Few people who were at the Shrine Auditorium some 15 months ago saw this one coming.
Since debuting in Invicta FC with a 65-second loss in February 2015, Colleen Schneider has quickly risen to title contender.
Schneider might be fighting for a championship Saturday when she takes on bantamweight champion Tonya Evinger in the main event at Invicta FC 17 at The Hangar in Costa Mesa, but forgive her if she doesn’t care about the gold.
“Because I’m so focused on the fight itself, to me it’s more what would it mean to go out there and put on a fight I know I can put on and just shut down Tonya and … beat the (crap) out of her,” Schneider said with a few profanities sprinkled in. “That’s what I want out of this fight. The title is almost secondary to that. I just want to get in that cage, lock eyes with her, … own her.”
Schneider (10-6) is cooling down after a grueling wrestling session with two male training partners. The focus is obvious — defend takedowns, work against the cage, and find a way to get off the canvas.
• PHOTOS: Colleen Schneider trains for Invicta FC 17
This is Evinger’s bread and butter. Grind and get you down. Deliver punishment.
“Tonya’s a freestyle wrestler. She just charges in, takes people down and it’s control,” the Hollywood resident said. “She’s strong and her control is very good. Mostly ground and pound, but she’s strong and composed.”
Evinger (17-5) has won eight fights in a row. She is 5-0 with Invicta FC and has four consecutive finishes — two armbars and two TKOs.
• VIDEO: Watch interview with Colleen Schneider
A New York native, Schneider knows all this and more. There’s no mystery to Evinger’s game of bullying aggression.
Finding a way to be the first person in more than five years to defeat her is another story.
“We’re working on a lot of fast-twitch muscles, footwork, scrambling as soon as your ass hits the ground. Create every situation to get unstuck,” said Marina Shafir, Schneider’s friend and training partner who will be in her corner Saturday.
“Colleen is working on staying super elusive, loose and relaxed.”
It was a different story in her Invicta FC debut at the Shrine. Taking a fight against bantamweight prospect Irene Aldana on two weeks’ notice, Schneider had a takedown stuffed and slipped. Aldana pounced and got a tapout via rear-naked choke at 1:05 of the first round.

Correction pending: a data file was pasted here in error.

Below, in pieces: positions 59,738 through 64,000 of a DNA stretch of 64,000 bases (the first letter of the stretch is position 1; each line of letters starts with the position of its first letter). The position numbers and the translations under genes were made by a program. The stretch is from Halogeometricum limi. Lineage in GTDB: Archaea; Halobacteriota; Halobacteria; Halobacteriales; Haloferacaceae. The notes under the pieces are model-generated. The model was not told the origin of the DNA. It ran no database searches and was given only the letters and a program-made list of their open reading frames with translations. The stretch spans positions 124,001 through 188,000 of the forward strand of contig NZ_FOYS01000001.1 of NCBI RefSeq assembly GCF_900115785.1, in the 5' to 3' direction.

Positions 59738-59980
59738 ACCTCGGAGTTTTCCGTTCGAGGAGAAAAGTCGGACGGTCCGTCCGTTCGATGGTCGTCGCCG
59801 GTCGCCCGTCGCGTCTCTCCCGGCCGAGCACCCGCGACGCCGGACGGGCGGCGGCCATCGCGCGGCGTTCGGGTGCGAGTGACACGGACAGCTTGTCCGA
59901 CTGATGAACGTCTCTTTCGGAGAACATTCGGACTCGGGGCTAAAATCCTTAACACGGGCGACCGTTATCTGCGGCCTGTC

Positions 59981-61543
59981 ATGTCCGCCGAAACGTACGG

“The loss to Aldana, man, that was one of those things where I feel like it wasn’t even a fight. The way it happened and the way I went down,” Schneider said. “But no, I just wanted to get back in. The second it was over, I wanted to get back in and fight again, When the fight was done, I was down to take anything I could get.”
And she did — any time, anywhere.
Less than three months later, she accepted another fight on two weeks’ notice, this one against Jingnan Xiong in Chongqing, China. Going against the local favorite, Schneider earned a unanimous-decision victory.
Eleven weeks later, she picked up a TKO victory via injury over Diana Reyes in Tijuana. Six weeks after that, she won a split-decision victory over Bryanna Fissori of Tokyo.
“I don’t ever take time off, right? I like training. I like fighting. It’s what I do,” Schneider said. “I want to get in the cage and do it. I don’t want to sit around and not have anything to do for months on end.”
Then came another last-minute offer — a return to Invicta FC. Only this was against Raquel Pa’aluhi, who had defeated Kaitlin Young and Ediane Gomes and appeared destined for a showdown with Evinger.
On Jan. 16, Schneider pulled off the split-decision victory, earning the title shot.
Shafir said Schneider has become a lot smarter as an athlete, which is saying a lot considering Schneider graduated from University of California, Berkeley, with a degree in physics.
“Technically, she has finally really got confident in the things she really knows and how to apply them,” Shafir said.
And this time, Schneider has benefited from a full camp. No short notice. Eight weeks of homework and preparation.
“You can really take your time and plan everything out and build it appropriately and not like you’re just rushing like, “Oh (crap), gotta go. Better go hard for three days and then try to taper,’” Schneider said. “And it’s been really nice. Really nice.”
Schneider knows she has the advantage over Evinger with her striking and kicks, and she said her submission game could surprise the champ.
Of course, a full camp also means waiting. It’s the hardest part.
But it can be worth it.
“There’s always that feeling for any fight where you just put your heart and soul into it,” Schneider said. “Like, wow, now is the time to go throw that all out on the line and see how it goes.”
Invicta FC 17
When: 6 p.m. Saturday
Where: The Hangar at the OC Fair & Event Center in Costa Mesa
TV: UFC Fight Pass
Tickets: CageTix.com — $100, $75, $55, and $35
Bantamweight champion Tonya Evinger (17-5) vs. Colleen Schneider (10-6)
Strawweight champion Livia Renata Souza (9-0) vs. Angela Hill (4-2)
Kaline Medeiros (6-4) vs. Aline Serio (9-5), strawweights
Latoya Walker (5-0) vs. Charmaine Tweet (8-5), featherweights
Amanda Bell (3-3) vs. Megan Anderson (5-2), featherweights
Christine Stanley (4-1) vs. Shannon Sinn (2-2), flyweights
Rachael Ostovich (2-2) vs. Ariel Beck (3-2), flyweights
Laura Howarth (2-1) vs. Alexa Conners (0-0), bantamweights
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